This is somewhat of an opinion based response with some factual anecdotes at the end.
Spoofing is a very difficult concept to define, identify and prove. In voice brokered markets where transactions are executed with levels of discretion, spoofing can be more readily identified by people refusing to commit to trades with insufficient reasons of cancellation. On exchanges one cannot refuse to trade if a transaction has been electronically registered, so the notion of bidding/offering a price represents a commitment at that point in time.
Whether there is a desire or not to physically transact is subjective and can easily be argued, and whether the intent of the price order is to manipulate the market is also very difficult to characterise. Neither of those necessarily come without calculated risks and cost to the dealer.
It is my own personal opinion that where a market exists that only allows firm prices to be shown and for any other participant to respond to those prices everything is fair. In practical terms the organisers of the exchange have an interest in maintaining and orderly and stable market.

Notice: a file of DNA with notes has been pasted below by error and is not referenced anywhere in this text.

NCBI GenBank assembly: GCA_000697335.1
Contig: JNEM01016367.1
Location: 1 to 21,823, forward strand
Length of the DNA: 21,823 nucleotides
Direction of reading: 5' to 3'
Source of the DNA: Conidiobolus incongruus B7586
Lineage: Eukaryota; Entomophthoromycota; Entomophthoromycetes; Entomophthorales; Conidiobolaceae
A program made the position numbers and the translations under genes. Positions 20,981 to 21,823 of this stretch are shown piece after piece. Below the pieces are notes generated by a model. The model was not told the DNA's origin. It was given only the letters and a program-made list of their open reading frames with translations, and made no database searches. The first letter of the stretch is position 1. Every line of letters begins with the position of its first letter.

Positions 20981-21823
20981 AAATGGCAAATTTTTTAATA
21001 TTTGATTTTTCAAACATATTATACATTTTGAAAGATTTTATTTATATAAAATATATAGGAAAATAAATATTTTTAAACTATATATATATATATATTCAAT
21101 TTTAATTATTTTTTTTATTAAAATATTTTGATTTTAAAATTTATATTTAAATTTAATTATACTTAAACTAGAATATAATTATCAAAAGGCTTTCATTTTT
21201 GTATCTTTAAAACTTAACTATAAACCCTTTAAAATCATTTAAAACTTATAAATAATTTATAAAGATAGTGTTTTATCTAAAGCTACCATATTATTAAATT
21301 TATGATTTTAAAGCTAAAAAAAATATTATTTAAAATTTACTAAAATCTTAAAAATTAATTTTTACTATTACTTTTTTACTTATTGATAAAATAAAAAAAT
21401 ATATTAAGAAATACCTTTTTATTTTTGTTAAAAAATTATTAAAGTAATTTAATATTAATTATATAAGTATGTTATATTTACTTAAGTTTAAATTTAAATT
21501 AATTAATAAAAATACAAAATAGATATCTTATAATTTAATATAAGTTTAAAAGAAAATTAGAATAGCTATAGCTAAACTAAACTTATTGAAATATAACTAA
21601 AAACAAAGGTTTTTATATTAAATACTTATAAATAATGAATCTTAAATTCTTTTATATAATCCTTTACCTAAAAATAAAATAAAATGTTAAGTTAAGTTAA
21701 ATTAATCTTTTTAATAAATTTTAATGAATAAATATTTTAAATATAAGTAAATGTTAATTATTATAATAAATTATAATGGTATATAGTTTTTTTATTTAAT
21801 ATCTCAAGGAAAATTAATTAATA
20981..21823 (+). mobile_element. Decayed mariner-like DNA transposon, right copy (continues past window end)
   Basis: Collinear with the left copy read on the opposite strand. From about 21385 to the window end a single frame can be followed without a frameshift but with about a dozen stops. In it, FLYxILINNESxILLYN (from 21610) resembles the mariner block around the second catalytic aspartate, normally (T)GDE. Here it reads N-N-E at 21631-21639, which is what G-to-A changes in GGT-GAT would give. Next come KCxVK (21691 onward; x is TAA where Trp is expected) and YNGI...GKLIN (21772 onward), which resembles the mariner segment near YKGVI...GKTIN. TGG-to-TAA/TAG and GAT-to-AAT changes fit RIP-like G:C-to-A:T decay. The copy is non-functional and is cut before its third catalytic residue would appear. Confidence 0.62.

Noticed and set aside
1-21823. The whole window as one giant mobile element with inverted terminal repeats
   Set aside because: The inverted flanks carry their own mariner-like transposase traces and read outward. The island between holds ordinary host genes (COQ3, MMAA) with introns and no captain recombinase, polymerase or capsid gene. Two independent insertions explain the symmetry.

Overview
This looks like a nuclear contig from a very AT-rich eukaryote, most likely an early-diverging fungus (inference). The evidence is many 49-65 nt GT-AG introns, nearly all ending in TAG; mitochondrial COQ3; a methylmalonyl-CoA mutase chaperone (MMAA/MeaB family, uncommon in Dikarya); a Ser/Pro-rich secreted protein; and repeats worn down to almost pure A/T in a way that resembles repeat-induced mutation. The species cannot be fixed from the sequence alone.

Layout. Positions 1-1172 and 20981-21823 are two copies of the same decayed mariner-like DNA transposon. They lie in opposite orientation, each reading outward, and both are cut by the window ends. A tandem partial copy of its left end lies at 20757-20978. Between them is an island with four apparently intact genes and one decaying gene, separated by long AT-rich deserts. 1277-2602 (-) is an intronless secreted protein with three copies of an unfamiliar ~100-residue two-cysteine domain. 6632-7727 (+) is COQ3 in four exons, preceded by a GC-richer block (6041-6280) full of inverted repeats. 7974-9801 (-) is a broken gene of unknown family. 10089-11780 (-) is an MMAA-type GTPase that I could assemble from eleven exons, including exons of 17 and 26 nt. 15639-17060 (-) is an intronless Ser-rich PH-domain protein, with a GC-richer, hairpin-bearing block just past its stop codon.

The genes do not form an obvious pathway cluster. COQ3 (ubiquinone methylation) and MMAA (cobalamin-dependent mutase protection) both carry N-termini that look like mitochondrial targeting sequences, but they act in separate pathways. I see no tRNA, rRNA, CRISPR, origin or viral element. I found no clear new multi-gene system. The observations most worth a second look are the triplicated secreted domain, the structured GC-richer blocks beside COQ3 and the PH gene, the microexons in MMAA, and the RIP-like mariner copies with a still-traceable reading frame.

Around 2011/2012 I think Short Sterling futures (3M LIBOR futures in GBP) decreased their bid/offer tick size on the exchange from 1bp to 0.5bp. Liquidity, as a result dropped (the number of participants happy to market make a reduced spread fell) and the ability to visibly impact the market by trying to transact sizeable quantities increased. Whether this was characterised by spoofers trying to manipulate Short Sterling in order to profit in other instruments, or by large dealers unable to execute similar volumes to before it is unclear (probably both). But the result was a worse market characterised in terms of anecdotal volumes and volatility. The exchange reversed the change. Whilst I cannot attest to the notion of spoofing directly it seems there must be some level of statistics, particularly user data from an exchange point of view that characterises certain type of behaviours that are either conductive to the overall functioning of a market, or are not.